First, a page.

MEMC Electronic Materials, Inc. (NYSE:WFR) was in 16 hedge funds' portfolio at the end of the fourth quarter of 2012. WFR investors should pay attention to a decrease in enthusiasm from smart money recently. There were 16 hedge funds in our database with WFR holdings at the end of the previous quarter.
To the average investor, there are many gauges market participants can use to analyze the equity markets. Two of the most underrated are hedge fund and insider trading activity. At Insider Monkey, our research analyses have shown that, historically, those who follow the top picks of the top investment managers can trounce the market by a significant amount (see just how much).
Equally as beneficial, bullish insider trading activity is another way to break down the world of equities. Obviously, there are a number of incentives for an insider to drop shares of his or her company, but just one, very clear reason why they would buy. Many academic studies have demonstrated the valuable potential of this strategy if investors know what to do (learn more here).
With these "truths" under our belt, let's take a glance at the latest action surrounding MEMC Electronic Materials, Inc. (NYSE:WFR).
At year's end, a total of 16 of the hedge funds we track held long positions in this stock, a change of 0% from one quarter earlier. With the smart money's capital changing hands, there exists an "upper tier" of notable hedge fund managers who were boosting their holdings meaningfully.
According to our comprehensive database, Rishi Bajaj, Toby Symonds, and Steve Tesoriere's Altai Capital had the most valuable position in MEMC Electronic Materials, Inc. (NYSE:WFR), worth close to $59 million, comprising 23.7% of its total 13F portfolio. Coming in second is Carlson Capital, managed by Clint Carlson, which held a $27 million position; 0% of its 13F portfolio is allocated to the company. Other hedgies that hold long positions include Joseph A. Jolson's Harvest Capital Strategies, Chuck Royce's Royce & Associates and John A. Levin's Levin Capital Strategies.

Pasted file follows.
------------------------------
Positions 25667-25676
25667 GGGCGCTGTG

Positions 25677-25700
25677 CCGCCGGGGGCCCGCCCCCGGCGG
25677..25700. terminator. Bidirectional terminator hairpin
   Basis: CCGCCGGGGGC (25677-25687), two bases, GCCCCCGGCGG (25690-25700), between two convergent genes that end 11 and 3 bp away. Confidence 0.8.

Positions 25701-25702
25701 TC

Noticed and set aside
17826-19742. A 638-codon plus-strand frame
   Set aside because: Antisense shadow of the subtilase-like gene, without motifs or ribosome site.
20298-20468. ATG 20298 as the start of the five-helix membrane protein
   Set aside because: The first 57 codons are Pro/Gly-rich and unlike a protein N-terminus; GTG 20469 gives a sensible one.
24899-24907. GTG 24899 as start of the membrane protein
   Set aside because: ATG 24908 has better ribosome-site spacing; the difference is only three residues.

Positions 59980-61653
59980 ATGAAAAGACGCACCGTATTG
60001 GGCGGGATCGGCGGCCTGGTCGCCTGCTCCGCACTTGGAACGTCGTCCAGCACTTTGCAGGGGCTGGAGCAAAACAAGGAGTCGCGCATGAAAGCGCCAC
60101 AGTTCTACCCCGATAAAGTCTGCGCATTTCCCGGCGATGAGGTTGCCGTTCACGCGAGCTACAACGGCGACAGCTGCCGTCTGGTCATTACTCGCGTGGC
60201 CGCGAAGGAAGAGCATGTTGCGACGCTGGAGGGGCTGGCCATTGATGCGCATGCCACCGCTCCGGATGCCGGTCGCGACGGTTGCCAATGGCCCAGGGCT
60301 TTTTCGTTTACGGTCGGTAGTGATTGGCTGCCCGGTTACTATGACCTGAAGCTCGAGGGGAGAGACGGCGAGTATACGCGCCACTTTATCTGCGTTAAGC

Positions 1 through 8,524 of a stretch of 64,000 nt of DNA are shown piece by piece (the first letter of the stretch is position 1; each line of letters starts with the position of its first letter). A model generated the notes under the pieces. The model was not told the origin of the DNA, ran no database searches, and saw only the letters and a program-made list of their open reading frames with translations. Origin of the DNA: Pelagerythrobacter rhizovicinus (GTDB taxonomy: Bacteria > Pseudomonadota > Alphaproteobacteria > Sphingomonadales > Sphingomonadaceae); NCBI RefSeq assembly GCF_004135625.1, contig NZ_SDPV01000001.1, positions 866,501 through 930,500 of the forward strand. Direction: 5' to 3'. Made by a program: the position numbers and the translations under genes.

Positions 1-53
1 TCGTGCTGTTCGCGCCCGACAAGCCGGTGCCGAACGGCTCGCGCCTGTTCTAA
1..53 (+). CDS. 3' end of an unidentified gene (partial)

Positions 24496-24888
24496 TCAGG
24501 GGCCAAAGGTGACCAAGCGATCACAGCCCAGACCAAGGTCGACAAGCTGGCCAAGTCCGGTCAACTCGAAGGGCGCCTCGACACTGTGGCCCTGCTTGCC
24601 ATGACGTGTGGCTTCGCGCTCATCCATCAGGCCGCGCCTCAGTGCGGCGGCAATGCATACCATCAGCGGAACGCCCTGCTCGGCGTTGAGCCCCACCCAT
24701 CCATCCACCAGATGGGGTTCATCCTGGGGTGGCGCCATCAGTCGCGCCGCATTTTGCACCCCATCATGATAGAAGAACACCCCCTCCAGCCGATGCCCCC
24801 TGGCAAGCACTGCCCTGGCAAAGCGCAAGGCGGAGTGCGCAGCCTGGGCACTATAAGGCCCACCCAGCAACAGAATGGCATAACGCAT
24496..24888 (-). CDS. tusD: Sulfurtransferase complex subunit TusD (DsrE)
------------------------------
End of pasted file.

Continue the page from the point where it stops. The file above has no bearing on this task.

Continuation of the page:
Seeing as MEMC Electronic Materials, Inc. (NYSE:WFR) has experienced declining sentiment from the aggregate hedge fund industry, we can see that there lies a certain "tier" of hedge funds who sold off their full holdings in Q4. Interestingly, Ryan Schaper's Point Lobos Capital said goodbye to the largest stake of the "upper crust" of funds we monitor, totaling close to $8 million in stock., and Dmitry Balyasny of Balyasny Asset Management was right behind this move, as the fund said goodbye to about $1 million worth. These bearish behaviors are intriguing to say the least, as aggregate hedge fund interest stayed the same (this is a bearish signal in our experience).
Insider buying is particularly usable when the company in question has seen transactions within the past 180 days. Over the last half-year time period, MEMC Electronic Materials, Inc. (NYSE:WFR) has seen 3 unique insiders purchasing, and zero insider sales (see the details of insider trades here).
With the results demonstrated by the aforementioned time-tested strategies, retail investors must always pay attention to hedge fund and insider trading activity, and MEMC Electronic Materials, Inc. (NYSE:WFR) is an important part of this process.
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